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Managing the treatment of pulmonary tuberculosis

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VOL: 98, ISSUE: 40, PAGE NO: 48

Julie Glyn-Jones, BSc, RGN, is team manager, community TB team, Lambeth PCT, London

When Tom Smith first started to feel unwell with general tiredness and an increasing cough he ignored his symptoms and carried on as normal. He smoked heavily and had a high alcohol intake, and therefore these symptoms were not unusual. He spent most days drinking alcohol in the local park and socialising with his friends. Indeed, it was his friends who mentioned that he might have tuberculosis (TB) and should seek help.

When Tom Smith first started to feel unwell with general tiredness and an increasing cough he ignored his symptoms and carried on as normal. He smoked heavily and had a high alcohol intake, and therefore these symptoms were not unusual. He spent most days drinking alcohol in the local park and socialising with his friends. Indeed, it was his friends who mentioned that he might have tuberculosis (TB) and should seek help.

Mr Smith's drinking circle were knowledgeable about TB through access to a rolling education and TB screening service offered at the local day centre. A visit to the screening service confirmed his friends' suspicions and Mr Smith was diagnosed with infectious pulmonary TB. Approximately 70% of TB cases are in the lungs, but it can affect any part of the body (Department of Health 1996). Most clients with TB are managed as outpatients. However, due to Mr Smith's poor state of general health he was admitted to hospital to start treatment.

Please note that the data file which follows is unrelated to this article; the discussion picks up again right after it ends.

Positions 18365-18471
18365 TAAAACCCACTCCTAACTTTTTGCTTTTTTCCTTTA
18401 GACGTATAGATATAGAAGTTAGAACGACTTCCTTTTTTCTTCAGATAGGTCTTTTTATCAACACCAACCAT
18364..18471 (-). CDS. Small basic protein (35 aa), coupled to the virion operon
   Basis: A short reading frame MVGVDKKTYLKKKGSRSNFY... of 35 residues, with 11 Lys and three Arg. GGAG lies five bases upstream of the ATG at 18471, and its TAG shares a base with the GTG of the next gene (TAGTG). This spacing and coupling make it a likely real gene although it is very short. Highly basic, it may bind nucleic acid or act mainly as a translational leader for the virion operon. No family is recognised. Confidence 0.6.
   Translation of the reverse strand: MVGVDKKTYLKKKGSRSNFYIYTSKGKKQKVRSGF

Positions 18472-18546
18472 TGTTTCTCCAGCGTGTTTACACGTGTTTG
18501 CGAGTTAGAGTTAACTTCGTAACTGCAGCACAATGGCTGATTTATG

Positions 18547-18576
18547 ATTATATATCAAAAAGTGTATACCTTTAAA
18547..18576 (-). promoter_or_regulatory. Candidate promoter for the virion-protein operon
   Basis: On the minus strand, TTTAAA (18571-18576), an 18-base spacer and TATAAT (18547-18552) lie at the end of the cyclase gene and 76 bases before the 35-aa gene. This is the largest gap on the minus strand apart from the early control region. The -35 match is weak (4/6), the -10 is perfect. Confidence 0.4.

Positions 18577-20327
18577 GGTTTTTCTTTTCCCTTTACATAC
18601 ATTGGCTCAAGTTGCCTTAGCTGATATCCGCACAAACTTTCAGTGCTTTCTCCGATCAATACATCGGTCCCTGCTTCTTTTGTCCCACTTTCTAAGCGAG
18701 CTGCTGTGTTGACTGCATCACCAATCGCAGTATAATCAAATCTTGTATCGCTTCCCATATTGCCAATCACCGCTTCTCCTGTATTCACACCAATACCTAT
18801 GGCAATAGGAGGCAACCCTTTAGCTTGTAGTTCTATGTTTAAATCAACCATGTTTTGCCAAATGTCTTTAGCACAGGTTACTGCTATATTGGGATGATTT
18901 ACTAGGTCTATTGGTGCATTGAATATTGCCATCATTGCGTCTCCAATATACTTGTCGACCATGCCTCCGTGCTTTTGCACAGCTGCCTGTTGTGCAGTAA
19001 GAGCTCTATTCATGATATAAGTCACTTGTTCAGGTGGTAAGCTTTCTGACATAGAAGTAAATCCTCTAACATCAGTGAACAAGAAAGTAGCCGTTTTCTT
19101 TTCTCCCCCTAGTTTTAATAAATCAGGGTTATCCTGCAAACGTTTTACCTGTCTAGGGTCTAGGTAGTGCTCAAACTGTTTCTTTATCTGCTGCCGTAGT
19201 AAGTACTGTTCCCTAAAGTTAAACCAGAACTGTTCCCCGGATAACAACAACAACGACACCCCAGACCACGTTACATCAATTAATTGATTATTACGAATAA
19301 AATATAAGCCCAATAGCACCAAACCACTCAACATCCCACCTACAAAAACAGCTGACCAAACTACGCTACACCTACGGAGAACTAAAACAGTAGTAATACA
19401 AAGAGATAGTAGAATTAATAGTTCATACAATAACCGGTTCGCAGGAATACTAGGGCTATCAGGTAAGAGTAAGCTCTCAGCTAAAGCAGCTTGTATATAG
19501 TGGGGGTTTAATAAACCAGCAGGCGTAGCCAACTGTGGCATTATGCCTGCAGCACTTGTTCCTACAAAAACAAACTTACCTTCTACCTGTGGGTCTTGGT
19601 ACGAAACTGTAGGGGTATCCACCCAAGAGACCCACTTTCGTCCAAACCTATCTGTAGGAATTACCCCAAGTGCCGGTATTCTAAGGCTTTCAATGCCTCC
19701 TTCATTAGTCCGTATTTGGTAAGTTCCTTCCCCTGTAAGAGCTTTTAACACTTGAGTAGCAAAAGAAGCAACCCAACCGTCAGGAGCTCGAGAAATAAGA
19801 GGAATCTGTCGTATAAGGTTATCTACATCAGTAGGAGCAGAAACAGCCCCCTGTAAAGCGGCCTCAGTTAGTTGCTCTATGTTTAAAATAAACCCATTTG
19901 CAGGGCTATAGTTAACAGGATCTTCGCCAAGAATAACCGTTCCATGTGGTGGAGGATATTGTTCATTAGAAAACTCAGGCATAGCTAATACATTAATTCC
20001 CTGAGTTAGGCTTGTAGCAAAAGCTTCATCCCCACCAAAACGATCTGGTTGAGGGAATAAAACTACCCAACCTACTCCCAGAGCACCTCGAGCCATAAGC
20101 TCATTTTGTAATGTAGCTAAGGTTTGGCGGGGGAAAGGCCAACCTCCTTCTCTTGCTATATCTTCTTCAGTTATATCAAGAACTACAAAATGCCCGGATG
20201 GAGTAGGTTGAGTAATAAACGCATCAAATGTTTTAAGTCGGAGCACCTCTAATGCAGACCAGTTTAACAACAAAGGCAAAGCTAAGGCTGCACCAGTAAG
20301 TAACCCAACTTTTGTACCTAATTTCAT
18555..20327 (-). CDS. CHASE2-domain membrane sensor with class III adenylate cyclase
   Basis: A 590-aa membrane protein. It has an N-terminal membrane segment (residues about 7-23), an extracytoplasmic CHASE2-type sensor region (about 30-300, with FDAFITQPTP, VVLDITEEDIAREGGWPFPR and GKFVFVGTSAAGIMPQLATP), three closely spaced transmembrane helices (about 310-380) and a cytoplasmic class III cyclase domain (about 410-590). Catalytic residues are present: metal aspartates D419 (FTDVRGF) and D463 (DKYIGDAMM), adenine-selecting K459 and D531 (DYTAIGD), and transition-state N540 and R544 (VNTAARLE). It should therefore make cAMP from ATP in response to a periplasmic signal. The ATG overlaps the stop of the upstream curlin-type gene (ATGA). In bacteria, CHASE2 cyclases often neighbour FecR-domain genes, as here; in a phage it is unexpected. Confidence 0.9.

As a specialist TB nurse I first met Mr Smith as an inpatient. He was unhappy that he could not leave the single room he had been given. All the staff needed to wear masks, and this served to increase his sense of isolation. For an individual like Mr Smith, who was used to spending his days outside on a park bench, the confined space in hospital was almost unbearable. He was angry and initially refused to take his prescribed medication. As he was threatening to leave hospital, I planned for his discharge immediately, reasoning that he would not remain an inpatient for long.

The TB chest physician reviewed him, and the correct treatment was prescribed. I visited his home address to assess the living conditions he would return to on discharge from hospital.

To overcome some of the barriers an individual like Mr Smith can pose to completing treatment it is essential that the service is flexible and acceptable to him. Our community TB team has an integrated nursing team which works across three acute and one community trust and last year cared for over 300 people with TB. Specialist nurses see clients on the ward, in clinic and at home.

From our conversations I gleaned that Mr Smith would need very close supervision to take his medication at home. With his history of high alcohol intake I was concerned that he might forget the medication, and living on his own meant that there was no one to remind him. After discussions with the chest physician we agreed that he should be on a directly observed therapy (DOT) programme throughout his treatment.

Encouraging and supporting clients to take medication every day for six months is a regular challenge for TB specialist nurses. In the beginning up to 12 tablets need to be taken, but this number usually reduces after the first two months. If patients do not follow their treatment correctly the causative organism can become resistant to the medications, which then makes the treatment regime much more complicated and requires specialist monitoring. As clients begin to feel well after one to two months it can be difficult to ensure that treatment is taken for the whole six months. Luckily side-effects from the medication are usually not severe.